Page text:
How should your fantasy team use bench spots?

Ranking the top 200 players is only going to get you so far in fantasy hockey. If you want to rob your competition (read: co-workers) of trash talking opportunities you need to get the most out of your roster. You’re not Mike Babcock, so that might mean looking at value above replacement, or thinking through how valuable each category is. You can also get a leg up by making the most of your bench spots.

What matters when we look at bench spots?

A bench player is useful if enough players at the same position aren’t playing the same day. That means the schedule matters, injuries matter, and positions matter.

There are probably gains you could make by going deep into which teams have complementary schedules, but that granular information is easier to process when evaluating a trade, or week-to-week add/drops. You don’t have the mental space at the draft to worry about those combinations. You’ll weigh that information badly and your plans will crumble as the perfect piece for your strategy gets snatched up.

I’m also ignoring goalies, since they’re very different.

Value varies across positions

Depending on your league’s fantasy rules dynamics might be slightly different, but in most leagues centres put up the best numbers, but have fewer line-up spots than other positions. Your best centre on the bench probably puts up better raw numbers than one of the wingers in your line-up, and would be a big improvement over even a second-tier defenceman. How much better does a player who isn’t going to play as much need to be to provide more value to your team?

NHL Scheduling

How often do teams play the same day? We exclude weird weeks, because which actual day is busy is less important than the mix of busy and slow days. Mon: 25% of teams play; Tue: 66%; Wed: 25%; Thu: 62%; Fri: 34%; Sat: 72%; Sun: 45%

A typical week in the NHL has three busy days, three slow days, and an in-between. A bench player is rarely going to get into the line-up on a busy day, but they’re also not going to play many games on slow days.


Elite players don't miss many games. If you look at top point producers and check how many games they played the next season, over half played at least 80 games. As a whole, these players played 94% of the year. Cumulative Density: 82 Games: 29%; 80: 50% (median); 77: 67% (mean); 65: 94% (95%ile)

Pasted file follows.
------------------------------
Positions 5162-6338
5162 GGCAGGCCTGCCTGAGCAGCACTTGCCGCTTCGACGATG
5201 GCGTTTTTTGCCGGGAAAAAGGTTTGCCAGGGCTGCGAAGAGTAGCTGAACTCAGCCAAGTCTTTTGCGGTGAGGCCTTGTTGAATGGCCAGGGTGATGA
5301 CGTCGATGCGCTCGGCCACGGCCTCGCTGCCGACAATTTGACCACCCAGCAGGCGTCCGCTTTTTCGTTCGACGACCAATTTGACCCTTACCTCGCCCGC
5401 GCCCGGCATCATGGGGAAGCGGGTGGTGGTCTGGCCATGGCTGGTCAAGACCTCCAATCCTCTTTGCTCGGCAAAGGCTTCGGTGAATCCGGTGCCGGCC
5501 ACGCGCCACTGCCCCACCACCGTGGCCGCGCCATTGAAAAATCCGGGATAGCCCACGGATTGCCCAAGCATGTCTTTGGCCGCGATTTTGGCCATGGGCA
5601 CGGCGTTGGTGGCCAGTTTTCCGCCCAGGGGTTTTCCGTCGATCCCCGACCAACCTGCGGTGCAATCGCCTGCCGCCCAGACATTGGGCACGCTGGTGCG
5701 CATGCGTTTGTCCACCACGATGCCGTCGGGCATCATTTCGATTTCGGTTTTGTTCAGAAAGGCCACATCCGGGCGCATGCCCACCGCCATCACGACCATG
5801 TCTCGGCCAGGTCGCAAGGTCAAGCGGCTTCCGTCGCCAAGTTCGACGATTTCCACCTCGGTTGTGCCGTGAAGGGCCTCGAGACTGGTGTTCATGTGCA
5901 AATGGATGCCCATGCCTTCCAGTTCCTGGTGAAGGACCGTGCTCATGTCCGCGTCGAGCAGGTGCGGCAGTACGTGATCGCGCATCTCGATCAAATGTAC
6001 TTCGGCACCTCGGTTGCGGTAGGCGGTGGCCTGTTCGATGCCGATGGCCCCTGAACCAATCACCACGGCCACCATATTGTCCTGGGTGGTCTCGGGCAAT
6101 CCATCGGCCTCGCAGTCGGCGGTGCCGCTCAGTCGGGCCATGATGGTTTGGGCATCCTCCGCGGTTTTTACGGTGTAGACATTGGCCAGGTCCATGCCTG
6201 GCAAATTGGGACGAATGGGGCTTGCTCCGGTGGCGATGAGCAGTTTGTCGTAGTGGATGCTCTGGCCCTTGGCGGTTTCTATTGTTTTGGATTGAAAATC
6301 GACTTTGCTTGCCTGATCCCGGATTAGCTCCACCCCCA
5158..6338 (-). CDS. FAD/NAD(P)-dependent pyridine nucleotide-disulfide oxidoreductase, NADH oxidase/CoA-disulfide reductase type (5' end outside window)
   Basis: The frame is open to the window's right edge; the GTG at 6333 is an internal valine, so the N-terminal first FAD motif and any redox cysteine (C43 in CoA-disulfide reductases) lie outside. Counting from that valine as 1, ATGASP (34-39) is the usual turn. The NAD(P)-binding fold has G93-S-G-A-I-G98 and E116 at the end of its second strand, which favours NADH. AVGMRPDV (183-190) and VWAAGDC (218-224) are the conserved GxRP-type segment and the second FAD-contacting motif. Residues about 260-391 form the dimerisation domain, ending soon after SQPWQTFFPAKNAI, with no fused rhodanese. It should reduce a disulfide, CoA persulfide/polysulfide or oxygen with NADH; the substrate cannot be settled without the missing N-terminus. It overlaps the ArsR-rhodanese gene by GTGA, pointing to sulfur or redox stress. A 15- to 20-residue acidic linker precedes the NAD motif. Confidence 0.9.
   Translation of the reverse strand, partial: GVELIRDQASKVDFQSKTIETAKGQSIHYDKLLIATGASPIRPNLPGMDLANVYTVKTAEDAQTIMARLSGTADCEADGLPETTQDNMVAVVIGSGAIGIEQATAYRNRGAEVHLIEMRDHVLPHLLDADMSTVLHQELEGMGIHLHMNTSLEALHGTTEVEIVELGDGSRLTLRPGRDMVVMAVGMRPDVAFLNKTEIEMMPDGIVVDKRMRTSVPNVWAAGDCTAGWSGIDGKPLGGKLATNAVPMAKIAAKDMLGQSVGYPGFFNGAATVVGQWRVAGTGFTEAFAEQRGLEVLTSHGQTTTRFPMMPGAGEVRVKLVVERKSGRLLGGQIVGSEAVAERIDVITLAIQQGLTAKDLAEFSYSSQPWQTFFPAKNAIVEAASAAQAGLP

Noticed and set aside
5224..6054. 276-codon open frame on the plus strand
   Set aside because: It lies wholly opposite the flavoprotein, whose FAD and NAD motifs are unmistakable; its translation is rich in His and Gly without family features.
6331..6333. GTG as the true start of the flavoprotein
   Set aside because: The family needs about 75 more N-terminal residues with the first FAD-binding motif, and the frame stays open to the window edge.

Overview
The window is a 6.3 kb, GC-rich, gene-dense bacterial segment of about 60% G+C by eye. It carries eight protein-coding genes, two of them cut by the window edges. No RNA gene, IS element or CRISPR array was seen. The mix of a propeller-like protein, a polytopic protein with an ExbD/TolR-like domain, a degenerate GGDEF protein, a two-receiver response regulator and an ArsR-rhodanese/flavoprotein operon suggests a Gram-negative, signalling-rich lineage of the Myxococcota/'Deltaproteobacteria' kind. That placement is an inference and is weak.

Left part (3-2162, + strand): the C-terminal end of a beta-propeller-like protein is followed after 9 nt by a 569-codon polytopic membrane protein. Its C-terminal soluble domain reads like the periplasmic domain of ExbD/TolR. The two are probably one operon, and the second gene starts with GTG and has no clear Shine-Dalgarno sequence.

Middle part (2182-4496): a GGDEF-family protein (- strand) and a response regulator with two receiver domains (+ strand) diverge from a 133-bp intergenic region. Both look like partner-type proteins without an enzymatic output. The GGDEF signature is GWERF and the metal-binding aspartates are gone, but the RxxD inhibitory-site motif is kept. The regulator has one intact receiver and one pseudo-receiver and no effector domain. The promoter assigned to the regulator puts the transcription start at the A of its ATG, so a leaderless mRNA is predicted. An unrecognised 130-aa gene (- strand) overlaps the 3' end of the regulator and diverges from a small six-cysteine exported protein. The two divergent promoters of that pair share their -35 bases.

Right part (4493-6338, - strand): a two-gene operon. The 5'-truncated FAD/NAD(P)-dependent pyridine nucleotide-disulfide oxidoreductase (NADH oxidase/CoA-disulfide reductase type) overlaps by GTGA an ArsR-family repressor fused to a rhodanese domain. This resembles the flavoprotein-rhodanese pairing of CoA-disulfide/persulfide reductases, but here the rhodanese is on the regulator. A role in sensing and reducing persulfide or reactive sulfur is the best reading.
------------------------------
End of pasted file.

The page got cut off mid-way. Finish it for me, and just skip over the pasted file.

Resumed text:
Bench spots serve as insurance for injuries, but elite players really don’t spend that much time injured; You can expect about five games missed per player. Still, the effect is big enough that we’d be negligent to not include it.

The effect of injuries is small, but not insignificant. Injuries pump up the value of depth players, but how much you'll get out of them depends on the size of your line-up.

(The above chart is based on running the analysis below with and without injuries factored in)

The Math

For any given day of the week, line-up size, and depth spot, we can turn to some probability and combinatorics:

P(n+1)=1-x^n; P(n+2)=1-x^(n+1)-(n+1)(1-x)x^n; P(n+3)=1-x^(n+2)-(n+2)(1-x)x^(n+1)-(n+2)!(1-x)^2*x^n/n!2!

where n is the number of line-up spots and x is the probability of any player having a game that day. So, for the sixth winger on a team with four wing spots on a Thursday, take the P(n+2) equation, use n = 4 and x = 0.94 * 0.62 = 0.58 (the probability a player is not injured and has a game on any given Thursday).

(Note that this assumes schedules are independent, which isn’t true, but accounting for that gets into the unhelpful territory of checking every player’s compatibility instead of building a “satisficing” model that you can apply to every player in the league)

To expand over a whole season, you take the value for each day of the week, and multiply it by the proportion of games that are played each day. To continue the previous example, 19% of games are played on Thursdays (excluding weird weeks, because again, we don’t care about the day of the week, we care about busy and slow days). Add up those numbers from each day of the week and you have the proportion of games you expect that player to get into the line-up.